Friday, July 20, 2012

Travis Snider Gets the Call: or The Last Stand of the Lunchbox Hero

Last Stand of the LunchBoxHero

            In the game Thursday night after leading off the 2nd inning with a home run (his 3rd in his last 4 at bats), Travis Snider was removed from the game when his spot in the order came up later that inning (Go PCL baseball).  This caused the Twitterverse to explode with speculation.  Had Snider fallen to the curse that this Blue Jays team seems to be under this season, and sustained yet another injury?  Or had our long national nightmare finally ended, and was Travis Snider getting the chance that a lot of Blue Jays had been waiting for?

            After hours of speculation via Twiter, which had Snider being traded to any of 10-15 MLB teams, as well as his head popping clear off his body while rounding the bases, there was clarification from one of the few the man it usually does, Sportsnet insider Shi Davidi, who tweeted out…

            “Snider en route to Boston, although his activation no certainty”

            So we know Snider is on his way to join the big club, but not for sure whether a roster move has been made yet.  In all likely hood by the time you’re reading this tomorrow Brett Lawrie will have been placed on the DL, and after almost a full calendar year Travis Snider will be back in the major leagues. 

            This addresses many of the issues the team has had over the past little while.  First off it takes Rajai Davis out of the starting lineup.  After posting perfectly acceptable numbers during May & June (.291/.331/.441), he has completely fallen apart in July, posting an absolutely pitiful .216 OBP, and only getting 3 extra base hits.  When the team had Bautista, Lawrie and the rest of the top of the order carrying the offense, this black hole of nothingness was something the team could win in spite of.  With two of the big bats in their lineup, they badly need more production out of left field if they are going to keep the even slim chance they have to make the playoffs.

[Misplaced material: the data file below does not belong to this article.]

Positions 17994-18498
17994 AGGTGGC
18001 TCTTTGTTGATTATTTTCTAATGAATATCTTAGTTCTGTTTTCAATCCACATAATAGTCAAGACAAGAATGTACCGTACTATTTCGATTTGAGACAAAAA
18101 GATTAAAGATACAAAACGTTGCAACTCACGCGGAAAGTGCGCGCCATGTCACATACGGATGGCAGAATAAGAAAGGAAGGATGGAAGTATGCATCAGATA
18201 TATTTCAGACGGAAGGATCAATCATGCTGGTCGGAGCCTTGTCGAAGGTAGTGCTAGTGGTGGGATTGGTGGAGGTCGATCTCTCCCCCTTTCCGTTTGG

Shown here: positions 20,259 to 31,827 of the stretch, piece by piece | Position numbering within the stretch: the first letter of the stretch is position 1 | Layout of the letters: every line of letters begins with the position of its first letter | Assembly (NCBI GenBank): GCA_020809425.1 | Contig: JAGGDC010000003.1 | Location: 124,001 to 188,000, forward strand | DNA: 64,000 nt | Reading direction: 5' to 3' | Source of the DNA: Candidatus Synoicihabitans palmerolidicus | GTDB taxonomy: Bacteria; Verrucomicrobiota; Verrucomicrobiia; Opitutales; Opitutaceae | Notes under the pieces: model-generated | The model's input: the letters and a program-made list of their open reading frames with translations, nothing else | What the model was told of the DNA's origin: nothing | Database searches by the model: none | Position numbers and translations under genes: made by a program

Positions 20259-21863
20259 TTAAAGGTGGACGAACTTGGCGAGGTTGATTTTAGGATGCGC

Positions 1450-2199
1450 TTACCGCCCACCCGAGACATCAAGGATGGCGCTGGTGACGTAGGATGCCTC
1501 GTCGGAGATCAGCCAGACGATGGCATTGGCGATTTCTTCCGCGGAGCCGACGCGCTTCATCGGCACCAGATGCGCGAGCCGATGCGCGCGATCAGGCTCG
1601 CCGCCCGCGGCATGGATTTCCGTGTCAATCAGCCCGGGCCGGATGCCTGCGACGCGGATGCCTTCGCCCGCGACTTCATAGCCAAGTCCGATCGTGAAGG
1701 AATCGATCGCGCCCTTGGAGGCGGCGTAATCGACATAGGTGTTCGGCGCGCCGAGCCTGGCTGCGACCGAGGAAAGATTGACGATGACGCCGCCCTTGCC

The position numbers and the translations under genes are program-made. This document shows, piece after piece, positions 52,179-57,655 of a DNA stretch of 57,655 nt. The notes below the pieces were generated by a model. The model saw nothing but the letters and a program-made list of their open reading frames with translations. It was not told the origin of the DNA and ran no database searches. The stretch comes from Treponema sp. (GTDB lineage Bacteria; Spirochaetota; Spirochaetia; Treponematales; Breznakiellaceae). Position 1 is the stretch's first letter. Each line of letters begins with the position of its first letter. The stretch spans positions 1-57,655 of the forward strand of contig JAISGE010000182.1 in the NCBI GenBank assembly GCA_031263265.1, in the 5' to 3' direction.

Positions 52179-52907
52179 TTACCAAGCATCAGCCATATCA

The other major problem this addresses is the lack of left-handed hitting alternatives.  Last week in the first game back from the All-Star break the Jays faced off against Justin Masterson of the Indians, the starting pitcher who’s the toughest on right handed batters in the league.  Since the Jays have been carrying 8 bullpen arms, they had no option but to send Rajai out there to flail hopelessly against Masterson and his submarining delivery. 

            Even though this move could have a serious impact to the team’s chances to win this season, and stay in a pennant race that they are still nominally in (even though that’s looking more and more like a pipe dream), this really is about Snider’s future in a Blue Jays uniform. 

            Snider’s career thus far has been an absolute roller coaster.  He might have been the highest regarded prospect in Jays history, being ranked #5 by Kevin Goldstein, and #6 by Baseball America in 2009, and he has raked at every level of the minor leagues (Career minor league OPS over .900).  However, aside from a September cup of coffee in 2008, this pedigree has never translated to any modicum of major league success.  There are many possible explanations.  Perhaps he was rushed to the majors before he was truly ready.  Maybe his erratic playing time under Cito Gaston screwed up his timing, and confidence.  Lastly, and most concerning, its possible that he’s the type of Quadruple A hitter that just can never adjust to pitching at the highest level (ala Brandon Wood, or Dallas McPherson).

            Really though, it doesn’t matter why he’s failed in the past, because he can’t worry about those things now.  The team has to leave him in the majors and even if he gets off to a slow start, he still needs to play.  With the current state of the team’s medicals, fans and the team itself needs to realize that the playoffs are nothing more than a pipe dream, so the most important aspect down the stretch is to find out what you have in assets like Snider.  Perhaps they can protect him against a tough lefty, and play Davis, but otherwise Snider needs to be starting in left field day in and day out until the seasons end.  The Jays need to know come seasons end whether they have their left field solution in house, or whether its time to cut bait, and look elsewhere.

            The rest of this season is Travis Snider’s Waterloo.  Will he emerge from all the adversity to be the hero we’ll remember til the end of days?  Or will he just go down as another footnote in the big book of failed prospects?

            We’ll know one way or the other come Ocotober.

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